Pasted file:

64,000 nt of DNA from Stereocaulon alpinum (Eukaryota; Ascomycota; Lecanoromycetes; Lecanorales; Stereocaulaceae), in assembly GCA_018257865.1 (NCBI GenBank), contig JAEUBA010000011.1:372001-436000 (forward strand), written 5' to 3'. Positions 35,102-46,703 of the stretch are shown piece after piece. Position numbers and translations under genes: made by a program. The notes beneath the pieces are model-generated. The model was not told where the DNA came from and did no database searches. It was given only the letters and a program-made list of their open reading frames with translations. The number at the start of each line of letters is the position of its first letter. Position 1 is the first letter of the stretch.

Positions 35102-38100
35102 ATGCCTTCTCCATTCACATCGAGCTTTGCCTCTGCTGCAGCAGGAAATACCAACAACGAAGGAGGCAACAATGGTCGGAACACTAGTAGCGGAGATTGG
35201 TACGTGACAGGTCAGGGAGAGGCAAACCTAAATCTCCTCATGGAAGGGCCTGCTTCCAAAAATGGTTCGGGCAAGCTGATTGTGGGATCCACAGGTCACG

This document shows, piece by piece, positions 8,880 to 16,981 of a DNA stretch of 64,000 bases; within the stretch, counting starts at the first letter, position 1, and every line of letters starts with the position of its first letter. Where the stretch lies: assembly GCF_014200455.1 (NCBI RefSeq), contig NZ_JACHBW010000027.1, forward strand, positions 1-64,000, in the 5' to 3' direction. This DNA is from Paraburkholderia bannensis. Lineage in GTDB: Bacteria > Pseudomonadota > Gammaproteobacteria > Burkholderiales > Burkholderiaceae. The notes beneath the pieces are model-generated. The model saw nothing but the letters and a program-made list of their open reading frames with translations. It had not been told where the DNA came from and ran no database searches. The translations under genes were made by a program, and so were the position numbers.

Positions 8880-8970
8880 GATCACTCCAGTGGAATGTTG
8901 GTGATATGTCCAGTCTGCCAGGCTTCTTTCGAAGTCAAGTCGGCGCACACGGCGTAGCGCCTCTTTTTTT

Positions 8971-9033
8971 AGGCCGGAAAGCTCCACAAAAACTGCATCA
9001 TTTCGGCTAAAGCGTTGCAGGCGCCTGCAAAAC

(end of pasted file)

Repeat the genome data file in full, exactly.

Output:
64,000 nt of DNA from Stereocaulon alpinum (Eukaryota; Ascomycota; Lecanoromycetes; Lecanorales; Stereocaulaceae), in assembly GCA_018257865.1 (NCBI GenBank), contig JAEUBA010000011.1:372001-436000 (forward strand), written 5' to 3'. Positions 35,102-46,703 of the stretch are shown piece after piece. Position numbers and translations under genes: made by a program. The notes beneath the pieces are model-generated. The model was not told where the DNA came from and did no database searches. It was given only the letters and a program-made list of their open reading frames with translations. The number at the start of each line of letters is the position of its first letter. Position 1 is the first letter of the stretch.

Positions 35102-38100
35102 ATGCCTTCTCCATTCACATCGAGCTTTGCCTCTGCTGCAGCAGGAAATACCAACAACGAAGGAGGCAACAATGGTCGGAACACTAGTAGCGGAGATTGG
35201 TACGTGACAGGTCAGGGAGAGGCAAACCTAAATCTCCTCATGGAAGGGCCTGCTTCCAAAAATGGTTCGGGCAAGCTGATTGTGGGATCCACAGGTCACG

This document shows, piece by piece, positions 8,880 to 16,981 of a DNA stretch of 64,000 bases; within the stretch, counting starts at the first letter, position 1, and every line of letters starts with the position of its first letter. Where the stretch lies: assembly GCF_014200455.1 (NCBI RefSeq), contig NZ_JACHBW010000027.1, forward strand, positions 1-64,000, in the 5' to 3' direction. This DNA is from Paraburkholderia bannensis. Lineage in GTDB: Bacteria > Pseudomonadota > Gammaproteobacteria > Burkholderiales > Burkholderiaceae. The notes beneath the pieces are model-generated. The model saw nothing but the letters and a program-made list of their open reading frames with translations. It had not been told where the DNA came from and ran no database searches. The translations under genes were made by a program, and so were the position numbers.

Positions 8880-8970
8880 GATCACTCCAGTGGAATGTTG
8901 GTGATATGTCCAGTCTGCCAGGCTTCTTTCGAAGTCAAGTCGGCGCACACGGCGTAGCGCCTCTTTTTTT

Positions 8971-9033
8971 AGGCCGGAAAGCTCCACAAAAACTGCATCA
9001 TTTCGGCTAAAGCGTTGCAGGCGCCTGCAAAAC